ISSN 0439-755X
CN 11-1911/B

心理学报 ›› 2022, Vol. 54 ›› Issue (7): 725-735.doi: 10.3724/SP.J.1041.2022.00725

• 研究报告 •    下一篇


赵佳旭, 鲍敏()   

  1. 中国科学院行为科学重点实验室, 中国科学院心理研究所, 北京 100101
    中国科学院大学心理学系, 北京 100049
  • 收稿日期:2021-09-15 发布日期:2022-05-16 出版日期:2022-07-25
  • 通讯作者: 鲍敏
  • 基金资助:

A method for studying unconscious motion processing based on the camouflage principle

ZHAO Jiaxu, BAO Min()   

  1. CAS Key Laboratory of Behavioral Science, Institute of Psychology, Chinese Academy of Sciences, Beijing 100101, China
    Department of Psychology, University of Chinese Academy of Sciences, Beijing 100049, China
  • Received:2021-09-15 Online:2022-05-16 Published:2022-07-25
  • Contact: BAO Min


研究提出一种新的连续闪烁抑制(CFS)范式, 利用透明度混合(alpha blending)原理, 使目标刺激的颜色与相应位置的掩蔽刺激的颜色时刻保持一致。研究随机招募了8名被试, 向其优势眼呈现Mondrian图像序列, 非优势眼呈现固定速率运动的多个正方形。结果表明目标为多运动点动态刺激时, 该范式依然具备掩蔽作用, 且当目标刺激与相应位置的掩蔽刺激的颜色完全一致时, 掩蔽效果最好, 证明这种新范式比传统CFS范式对动态刺激的掩蔽作用更好。相比以往修改CFS掩蔽刺激的思路, 该范式为研究无意识视觉运动加工提供了新方法, 且适用性更广。

关键词: 连续闪烁抑制, 无意识加工, 运动, 伪装, 透明度混合


Continuous flash suppression (CFS) is one of the common methods to study unconscious visual processing. In the regular CFS paradigms used in previous studies, dynamic or high contrast image sequences (such as the Mondrian pattern sequences) are presented to one eye as masks. Meanwhile, a static or lower contrast target is presented to the opposite eye, which can be rendered invisible by the masks for a short period of time. The present study was designed to explore whether the CFS can effectively block the conscious processing of multiple moving targets. Inspired by the camouflage of chameleons in the nature, we proposed a novel CFS paradigm (which we call the “chameleon” paradigm). By using the alpha blending algorithm, we ensured the color of the targets to be consistent with the corresponding regions of the CFS masks at any moment. We then tested whether the “chameleon” paradigm can obscure the targets’ motion information from awareness more effectively than the regular CFS paradigm.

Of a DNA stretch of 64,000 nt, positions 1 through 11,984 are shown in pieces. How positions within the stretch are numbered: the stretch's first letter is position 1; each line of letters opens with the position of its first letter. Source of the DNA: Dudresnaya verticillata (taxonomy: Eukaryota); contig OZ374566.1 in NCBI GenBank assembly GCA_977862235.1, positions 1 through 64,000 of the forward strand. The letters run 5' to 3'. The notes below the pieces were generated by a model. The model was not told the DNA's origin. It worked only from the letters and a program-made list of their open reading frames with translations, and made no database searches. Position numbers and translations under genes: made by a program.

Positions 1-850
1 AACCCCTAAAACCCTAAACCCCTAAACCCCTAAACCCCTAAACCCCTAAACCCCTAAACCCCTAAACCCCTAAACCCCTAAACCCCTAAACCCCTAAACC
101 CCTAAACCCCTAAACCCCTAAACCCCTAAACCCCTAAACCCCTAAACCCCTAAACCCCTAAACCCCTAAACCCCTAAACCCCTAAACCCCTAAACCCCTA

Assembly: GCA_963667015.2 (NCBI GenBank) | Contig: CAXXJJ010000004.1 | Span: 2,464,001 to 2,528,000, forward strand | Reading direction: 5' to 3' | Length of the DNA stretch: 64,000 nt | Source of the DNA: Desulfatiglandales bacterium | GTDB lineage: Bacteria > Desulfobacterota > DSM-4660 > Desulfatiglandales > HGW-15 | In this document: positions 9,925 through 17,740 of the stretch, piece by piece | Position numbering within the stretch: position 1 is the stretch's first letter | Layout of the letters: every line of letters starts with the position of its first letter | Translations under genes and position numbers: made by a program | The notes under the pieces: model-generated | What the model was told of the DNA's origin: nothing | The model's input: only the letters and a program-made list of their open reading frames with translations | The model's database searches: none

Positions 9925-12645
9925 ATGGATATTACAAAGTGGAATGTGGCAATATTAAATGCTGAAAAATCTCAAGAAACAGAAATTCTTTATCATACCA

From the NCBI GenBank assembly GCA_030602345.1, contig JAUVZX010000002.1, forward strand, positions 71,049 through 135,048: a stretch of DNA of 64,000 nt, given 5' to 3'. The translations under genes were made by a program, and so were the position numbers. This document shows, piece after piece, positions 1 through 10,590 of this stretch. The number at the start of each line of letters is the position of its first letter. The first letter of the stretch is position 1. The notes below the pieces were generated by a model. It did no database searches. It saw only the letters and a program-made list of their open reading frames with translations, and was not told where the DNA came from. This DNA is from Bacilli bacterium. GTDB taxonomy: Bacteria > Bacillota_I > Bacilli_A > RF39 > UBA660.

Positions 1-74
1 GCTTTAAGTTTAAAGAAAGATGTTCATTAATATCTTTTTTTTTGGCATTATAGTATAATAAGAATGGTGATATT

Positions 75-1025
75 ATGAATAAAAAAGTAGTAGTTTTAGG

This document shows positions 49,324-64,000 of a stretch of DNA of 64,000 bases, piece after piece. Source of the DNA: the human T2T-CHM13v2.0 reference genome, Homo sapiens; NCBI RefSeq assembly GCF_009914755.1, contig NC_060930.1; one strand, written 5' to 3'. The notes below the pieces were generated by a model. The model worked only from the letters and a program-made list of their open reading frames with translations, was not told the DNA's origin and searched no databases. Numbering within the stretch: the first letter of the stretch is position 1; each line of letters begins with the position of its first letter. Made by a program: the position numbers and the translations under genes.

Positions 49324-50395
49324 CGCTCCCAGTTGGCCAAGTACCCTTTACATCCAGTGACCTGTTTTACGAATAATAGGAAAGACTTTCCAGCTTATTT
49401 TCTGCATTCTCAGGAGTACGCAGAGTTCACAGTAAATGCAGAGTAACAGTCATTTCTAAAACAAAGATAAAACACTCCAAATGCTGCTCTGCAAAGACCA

We randomly recruited eight participants. Their dominant eyes were presented with the regular CFS masks, meanwhile the nondominant eyes were presented with ten spatially non-overlapping squares as the targets which moved either upwards or downwards at a constant velocity. Each square had one second of lifetime. Thus, for each square, after every one second of movement, its position was reset, and then it continued to move in the same direction at the same speed. In each trial, the target squares were presented for ten seconds (refreshing their positions ten times) at most. By manipulating the degree of color consistency between the targets and the masks, a total of four experimental conditions were included, with a “chameleon” condition and three control conditions. Participants were instructed to report the moving direction of the targets on seeing the targets by pressing a corresponding button. The program recorded both the response accuracy and the response time since the start of a trial (i.e. the time required for the targets to break into awareness, aka the breakthrough time). We also calculated the percentage of trials where the targets broke into awareness, which was called the breakthrough rate.

The results showed that the “chameleon” paradigm allowed the CFS masks to efficiently block the conscious processing of multiple moving targets. Specifically, as compared to the three control conditions with less degree of color consistency between the targets and the CFS masks, the breakthrough rate was significantly lower under the “chameleon” condition where the color of the targets was fully consistent with the CFS masks. No significant differences were found for the breakthrough rate between the three control conditions. Moreover, according to the grand average data, in the “chameleon” condition the moving targets could break into awareness within 10 s in only about 25% of the trials. For the three control conditions, this probability increased to more than 80%, suggesting an overwhelming advantage of the “chameleon” paradigm in rendering multiple moving targets invisible.

Another advantage of the “chameleon” paradigm is that it does not require the CFS masks to contain any motion information resembling the targets, thereby it ensures that the measurement of unconscious visual motion processing is exclusively from the target. Compared with the idea of modifying CFS masks in the literature, our method is believed to have broader applicability. Therefore, we recommend the “chameleon” paradigm a useful tool for future investigations of unconscious visual motion information processing.

Key words: continuous flash suppression, unconscious processing, motion, camouflage, alpha blending